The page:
Peacekeeping: Failure in Somalia Assured


February26, 2007: Somalia is going back to its roots. It was never a unified country, and a few generations of British and Italian colonialism did little to foster a sense of national identity. But then, outside of India, colonialism didn't do that very well anywhere.

In Somalia, no tribe or clan is able to dominate the others sufficiently to impose unity on a country-wide basis. In the breakaway northern regions of Somaliland and Puntland, however some of the tribes have been able to form federations that have done a reasonable job of imposing order and a degree of normalcy that the rest of the country lacks. But for most of the country, over two dozen major clans have been unable to form the same kind of coalition. The Transitional National Government (TNG) was an attempt at that, and the TNG found itself outgunned by the larger number of clans that had formed the Islamic Courts Alliance (ICA). With the ICA smashed by last Decembers Ethiopian invasion, the TNG has another shot. But many of the defeated ICA clans are proving to be poor losers, and continue to resist.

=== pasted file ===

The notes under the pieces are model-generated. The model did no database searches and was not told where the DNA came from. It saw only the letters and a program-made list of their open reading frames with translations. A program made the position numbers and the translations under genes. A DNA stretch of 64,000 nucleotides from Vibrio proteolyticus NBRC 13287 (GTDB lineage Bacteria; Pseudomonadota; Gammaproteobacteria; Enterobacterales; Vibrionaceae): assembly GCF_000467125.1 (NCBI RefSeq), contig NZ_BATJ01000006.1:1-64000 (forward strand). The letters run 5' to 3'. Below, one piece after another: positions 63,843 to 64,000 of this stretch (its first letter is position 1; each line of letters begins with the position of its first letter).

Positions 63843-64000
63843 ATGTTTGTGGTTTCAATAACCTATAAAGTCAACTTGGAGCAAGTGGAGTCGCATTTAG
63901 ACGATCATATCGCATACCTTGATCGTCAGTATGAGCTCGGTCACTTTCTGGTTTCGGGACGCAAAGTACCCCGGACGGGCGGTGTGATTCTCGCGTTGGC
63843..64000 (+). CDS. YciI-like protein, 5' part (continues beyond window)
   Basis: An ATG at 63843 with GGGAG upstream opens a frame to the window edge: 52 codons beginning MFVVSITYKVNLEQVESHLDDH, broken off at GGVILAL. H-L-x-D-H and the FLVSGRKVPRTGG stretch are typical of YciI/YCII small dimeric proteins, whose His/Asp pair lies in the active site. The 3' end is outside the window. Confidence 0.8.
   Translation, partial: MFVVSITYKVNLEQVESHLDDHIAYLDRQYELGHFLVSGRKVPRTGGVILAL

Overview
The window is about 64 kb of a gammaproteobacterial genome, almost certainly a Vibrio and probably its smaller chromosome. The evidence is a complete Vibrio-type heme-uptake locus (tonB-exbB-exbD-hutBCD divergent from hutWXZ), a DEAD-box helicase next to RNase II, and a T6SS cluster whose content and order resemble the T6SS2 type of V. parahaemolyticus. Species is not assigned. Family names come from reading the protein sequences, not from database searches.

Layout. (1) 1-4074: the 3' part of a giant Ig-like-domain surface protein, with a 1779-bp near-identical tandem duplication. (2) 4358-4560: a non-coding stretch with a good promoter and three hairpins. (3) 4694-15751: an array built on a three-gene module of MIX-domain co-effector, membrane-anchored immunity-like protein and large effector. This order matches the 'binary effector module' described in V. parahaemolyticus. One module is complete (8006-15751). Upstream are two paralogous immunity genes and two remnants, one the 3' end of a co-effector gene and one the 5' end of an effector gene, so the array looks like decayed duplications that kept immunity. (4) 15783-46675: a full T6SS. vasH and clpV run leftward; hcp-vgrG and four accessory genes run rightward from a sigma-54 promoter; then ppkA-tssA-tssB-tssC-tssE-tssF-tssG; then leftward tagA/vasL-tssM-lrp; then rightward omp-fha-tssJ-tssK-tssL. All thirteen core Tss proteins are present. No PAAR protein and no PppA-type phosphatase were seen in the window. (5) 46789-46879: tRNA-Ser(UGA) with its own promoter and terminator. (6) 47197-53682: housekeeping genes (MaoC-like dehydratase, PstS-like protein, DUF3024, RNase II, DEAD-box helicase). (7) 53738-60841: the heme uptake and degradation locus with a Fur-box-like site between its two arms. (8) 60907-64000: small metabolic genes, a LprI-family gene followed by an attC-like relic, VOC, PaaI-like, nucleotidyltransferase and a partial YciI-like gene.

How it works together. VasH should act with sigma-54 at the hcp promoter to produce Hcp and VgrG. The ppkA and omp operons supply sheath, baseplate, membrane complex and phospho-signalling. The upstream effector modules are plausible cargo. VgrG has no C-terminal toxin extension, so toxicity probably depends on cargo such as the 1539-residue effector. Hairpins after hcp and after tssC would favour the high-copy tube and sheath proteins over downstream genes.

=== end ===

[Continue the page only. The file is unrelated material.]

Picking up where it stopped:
This presents incoming African Union peacekeepers with a serious problem. Basically, there's no peace to keep, and attempts at peace making put the African Union in the colonialism business. That's how the British and Italians managed the clans, with the standard tools of colonial rule, including large applications of violence as needed. It's unlikely that the African Union or the UN will have any stomach for that. The prospects for successful peacekeeping in Somalia are dim.




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